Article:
Second, it’s important to not jump into software like Obsidian, with the sometimes daunting variety of approaches. It’s better to start fresh, with the next new research and documentation effort that you have planned, and test out the system you think you want. I can almost guarantee that the approach with Obsidian you trial on day one is not where you’ll end in 30, 90, 180+ days. And, that’s just fine – experimentation and learning on the job are part of the beauty and challenge of using PKMs.

Third, I think it’s safe to assume that much of what you already have has worked well for you for a very long time. Otherwise you would have abandoned it. So, think about why you want to abandon it now by transferred the whole superstructure to a new environment. Because Obsidian is shiny and new and the cool kids tell you it’s wonderful? (Be careful listening to too many video experts.) Or, because Obsidian has features A to Z (list them for yourself) that would go far beyond your current and required or desired new faculties, with sound reasons for make the change to get the features, and a detailed plan to get there.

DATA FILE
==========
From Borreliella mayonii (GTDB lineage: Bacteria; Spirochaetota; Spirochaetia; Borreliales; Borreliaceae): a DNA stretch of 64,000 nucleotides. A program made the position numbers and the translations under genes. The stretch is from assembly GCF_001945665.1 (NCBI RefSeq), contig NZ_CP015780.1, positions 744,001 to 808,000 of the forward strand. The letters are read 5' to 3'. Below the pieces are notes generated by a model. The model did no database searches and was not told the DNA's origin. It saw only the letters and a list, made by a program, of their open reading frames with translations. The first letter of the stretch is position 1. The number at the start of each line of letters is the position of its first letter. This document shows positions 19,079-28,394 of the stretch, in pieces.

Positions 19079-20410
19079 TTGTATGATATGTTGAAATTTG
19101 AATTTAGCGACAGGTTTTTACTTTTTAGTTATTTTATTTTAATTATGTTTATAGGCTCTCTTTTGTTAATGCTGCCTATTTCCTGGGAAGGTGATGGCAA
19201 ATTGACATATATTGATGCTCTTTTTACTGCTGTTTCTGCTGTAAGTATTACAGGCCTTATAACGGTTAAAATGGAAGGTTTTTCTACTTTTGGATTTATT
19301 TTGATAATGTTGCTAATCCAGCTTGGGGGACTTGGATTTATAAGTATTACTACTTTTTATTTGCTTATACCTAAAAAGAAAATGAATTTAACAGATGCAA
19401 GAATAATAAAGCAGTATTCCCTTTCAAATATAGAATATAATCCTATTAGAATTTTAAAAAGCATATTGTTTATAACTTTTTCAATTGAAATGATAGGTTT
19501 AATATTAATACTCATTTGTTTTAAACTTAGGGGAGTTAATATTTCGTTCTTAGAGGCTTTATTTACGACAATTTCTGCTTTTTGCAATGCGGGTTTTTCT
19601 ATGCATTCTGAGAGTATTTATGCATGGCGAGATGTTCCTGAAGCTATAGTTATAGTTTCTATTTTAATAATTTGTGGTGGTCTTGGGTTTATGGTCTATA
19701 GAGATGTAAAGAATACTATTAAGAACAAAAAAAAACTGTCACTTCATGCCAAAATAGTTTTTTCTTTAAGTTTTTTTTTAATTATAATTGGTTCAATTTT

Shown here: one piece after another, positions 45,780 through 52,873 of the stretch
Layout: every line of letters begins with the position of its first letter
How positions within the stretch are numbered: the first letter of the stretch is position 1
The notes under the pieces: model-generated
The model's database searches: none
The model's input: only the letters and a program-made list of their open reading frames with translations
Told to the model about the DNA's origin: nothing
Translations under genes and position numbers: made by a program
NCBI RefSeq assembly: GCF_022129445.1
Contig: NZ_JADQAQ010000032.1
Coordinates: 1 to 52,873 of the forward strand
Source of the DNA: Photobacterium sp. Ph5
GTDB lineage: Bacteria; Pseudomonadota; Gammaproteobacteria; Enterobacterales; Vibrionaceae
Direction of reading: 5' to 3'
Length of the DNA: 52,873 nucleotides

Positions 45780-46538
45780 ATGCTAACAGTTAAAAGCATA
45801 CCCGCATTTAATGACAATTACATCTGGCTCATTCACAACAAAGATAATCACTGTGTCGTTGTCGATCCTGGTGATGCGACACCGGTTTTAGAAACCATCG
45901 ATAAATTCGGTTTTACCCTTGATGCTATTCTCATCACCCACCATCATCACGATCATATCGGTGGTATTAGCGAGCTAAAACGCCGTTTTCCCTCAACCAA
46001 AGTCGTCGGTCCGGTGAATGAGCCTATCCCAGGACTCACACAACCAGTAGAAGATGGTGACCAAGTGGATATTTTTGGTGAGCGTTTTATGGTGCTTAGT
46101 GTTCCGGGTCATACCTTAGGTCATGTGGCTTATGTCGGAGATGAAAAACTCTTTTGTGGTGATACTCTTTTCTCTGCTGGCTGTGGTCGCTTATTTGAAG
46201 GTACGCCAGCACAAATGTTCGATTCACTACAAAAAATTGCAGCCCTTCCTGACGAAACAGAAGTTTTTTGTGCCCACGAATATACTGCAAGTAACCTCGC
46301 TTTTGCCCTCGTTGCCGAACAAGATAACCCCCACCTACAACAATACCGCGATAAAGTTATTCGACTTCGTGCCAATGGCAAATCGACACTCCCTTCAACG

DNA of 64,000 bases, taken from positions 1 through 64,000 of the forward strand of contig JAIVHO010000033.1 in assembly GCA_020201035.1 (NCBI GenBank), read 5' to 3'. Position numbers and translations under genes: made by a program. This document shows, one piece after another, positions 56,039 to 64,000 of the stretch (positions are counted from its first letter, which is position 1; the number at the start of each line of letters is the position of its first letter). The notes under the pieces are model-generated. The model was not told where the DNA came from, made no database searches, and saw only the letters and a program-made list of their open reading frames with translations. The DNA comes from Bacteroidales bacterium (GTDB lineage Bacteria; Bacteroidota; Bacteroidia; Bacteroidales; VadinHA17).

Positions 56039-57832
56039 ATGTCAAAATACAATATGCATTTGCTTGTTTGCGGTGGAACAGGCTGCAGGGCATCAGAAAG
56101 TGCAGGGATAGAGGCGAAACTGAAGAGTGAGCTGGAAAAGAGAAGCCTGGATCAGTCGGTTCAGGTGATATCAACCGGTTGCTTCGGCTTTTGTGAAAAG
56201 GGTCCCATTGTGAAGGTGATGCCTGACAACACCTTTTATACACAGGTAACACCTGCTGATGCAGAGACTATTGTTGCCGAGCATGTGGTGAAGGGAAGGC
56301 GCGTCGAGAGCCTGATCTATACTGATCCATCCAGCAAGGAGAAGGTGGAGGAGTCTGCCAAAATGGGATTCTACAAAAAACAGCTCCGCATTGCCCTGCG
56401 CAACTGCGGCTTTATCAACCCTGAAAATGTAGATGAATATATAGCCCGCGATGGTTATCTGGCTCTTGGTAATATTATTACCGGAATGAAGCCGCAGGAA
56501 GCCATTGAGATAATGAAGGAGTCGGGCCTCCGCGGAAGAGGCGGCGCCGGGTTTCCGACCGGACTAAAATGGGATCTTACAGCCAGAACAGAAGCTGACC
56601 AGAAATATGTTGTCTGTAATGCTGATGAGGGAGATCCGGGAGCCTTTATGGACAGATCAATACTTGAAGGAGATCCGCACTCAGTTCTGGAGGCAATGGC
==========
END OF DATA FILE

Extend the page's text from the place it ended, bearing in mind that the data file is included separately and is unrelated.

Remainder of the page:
Fourth, Obsidian is terrific. For note making and linking. It’s not much good for document management. (Others here will likely say the opposite. Fine, this is my experience not someone elses’.) Keep your files in Zotero / OneDrive, and reference them in Obsidian as needed.

Finally, for better or worse (and I assume most often for the better), you’ve invested a huge chunk of your life in managing a knowledge base that you already have. Forget the "second brain cant; no such thing exists except as a marketing term. The reality is, we use the only brain we have and support it in whatever organization methods that help us learn and manage our interests and time. Even if what you have has, unfortunately, never worked for you, it’s never going to be a good thing, in my personal opinion, to try to move it all over to a new environment – especially if that environment is one you do not yet have deep personal experience using. It is never hard to get hands-on with Obisidan, but it is made really difficult if the first goal is not to “start and learn”, but to “pump and dump” knowledge base data from another system.

Good luck. Take small steps.

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Hello Roy,

thank you very much for your in depth reply i didnt expect to get a reply that quickly and that detailed!

Your text got my thinking what i actually want to achieve. And it made me think about the effort i would have to put in to get the outcome that i am hoping for. Thank you for sharing a different view on my situation! I am looking forward to what other people might share but i realized with your reply already that moving the whole stuff is really a bad idea. That saved me a lot of work regardless on how i will proceed from here.

Have a nice weekend
Peter